January 17, 2013
Column | Korky Koroluk
Sewage an untapped energy resource
We’ve heard a lot about renewable energy in the last few years as we slowly began to realize the huge penalty we’re all going to pay for our dependence on fossil fuels.
So developers have been busy promoting and building wind and solar farms, and developing biofuels. The geothermal advocates have been busy, too, tapping the limitless energy contained in the earth beneath our feet to heat houses, motels, and assorted other commercial buildings.
But there is a source of energy that no one thought about much until recently, when an outfit called NovaThermal Energy LLC installed a pilot plant at a wastewater treatment facility in Philadelphia. Its aim: To tap sewage geothermal.
If you live in a city, as most of us nowadays do, there is a gray river of warmth flowing through the pipes under our feet.
Conventional geothermal utilizes ground-source heat pumps to heat and cool homes. There are installations that make use of a nearby lake. Instead of drilling geothermal wells down into the ground, the piping is horizontal and installed in what’s called a lake plate, which is towed into deep water, then sunk.
Well, in China, where the idea of sewage geothermal was pioneered, several large buildings have used the technology for heating and air conditioning. They include a couple of hotels, and a million-square-foot train station in Beijing. A highrise apartment building in Tianjin, China’s third-largest city, also uses sewage geothermal for heating and cooling.
Wastewater picks up heat from a number of sources, including dishwashers and laundry machines in your home, from showers, and from any number of industrial processes. There’s also what the industry delicately calls “biomatter” that still contains heat.
All that means that in many North American cities, sewage is about 15 C in the winter, and can exceed 22 C in the summer. That represents plenty of energy that can be extracted by heat pumps.
NovaThermal installed its Philadelphia pilot last spring, then later in the year but in a second, larger plant at a sewage-treatment plant across the Delaware River in Camden, N.J.
The company put its plants at treatment plants because they are public buildings with plenty of wastewater.
But a company spokesperson said that the technology could be used in any large building that’s near a major trunk sewer with a steady flow of wastewater that’s still warm from its previous use.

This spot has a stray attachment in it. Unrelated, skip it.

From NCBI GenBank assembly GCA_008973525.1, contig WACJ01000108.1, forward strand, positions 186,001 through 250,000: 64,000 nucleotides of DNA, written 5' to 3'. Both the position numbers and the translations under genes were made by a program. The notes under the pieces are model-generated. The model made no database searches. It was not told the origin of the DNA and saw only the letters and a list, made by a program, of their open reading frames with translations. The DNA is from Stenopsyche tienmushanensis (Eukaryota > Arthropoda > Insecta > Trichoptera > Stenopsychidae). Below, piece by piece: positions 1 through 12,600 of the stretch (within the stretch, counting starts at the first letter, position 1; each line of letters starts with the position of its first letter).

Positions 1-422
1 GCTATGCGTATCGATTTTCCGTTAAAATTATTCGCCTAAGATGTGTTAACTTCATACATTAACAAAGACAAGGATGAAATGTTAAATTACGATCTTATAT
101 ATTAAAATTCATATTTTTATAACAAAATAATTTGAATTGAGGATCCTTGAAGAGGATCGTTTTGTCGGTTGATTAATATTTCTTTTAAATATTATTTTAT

NovaThermal’s process taps into sewer lines and diverts some of the flow through heat exchangers.
A Swiss firm, Rabtherm Energy Systems AB, is promoting a somewhat different system. It involves replacing sewer mains with new pipe that has tubes embedded in the concrete. A solution circulating through the tubes picks up heat from passing wastewater, and moves it to nearby buildings. The company so far seems to be concentrating its activities in the French and Korean markets.
Since NovaThermal brought its technology from China, it has concentrated its efforts in the United States. As the world develops alternative, renewable energy technologies, it is apparent that there will be no single, replacement energy source to replace fossil fuels. Instead there will be a mix of wind and solar, hydro and geothermal.
And the technology for storing energy improves, we can look forward to a day when you can have solar or wind energy powering your building, even when the sun isn’t shining or the wind isn’t blowing.
But sewage is a constant, expensive to collect and expensive to treat. And as our cities grow, there will be more and more of it. If we can utilize it as one part of the renewable energy mix, though, cash-strapped cities might discover that there is money flowing through their sewer pipes.
Korky Koroluk is an Ottawa-based freelance writer. Send comments to firstname.lastname@example.org
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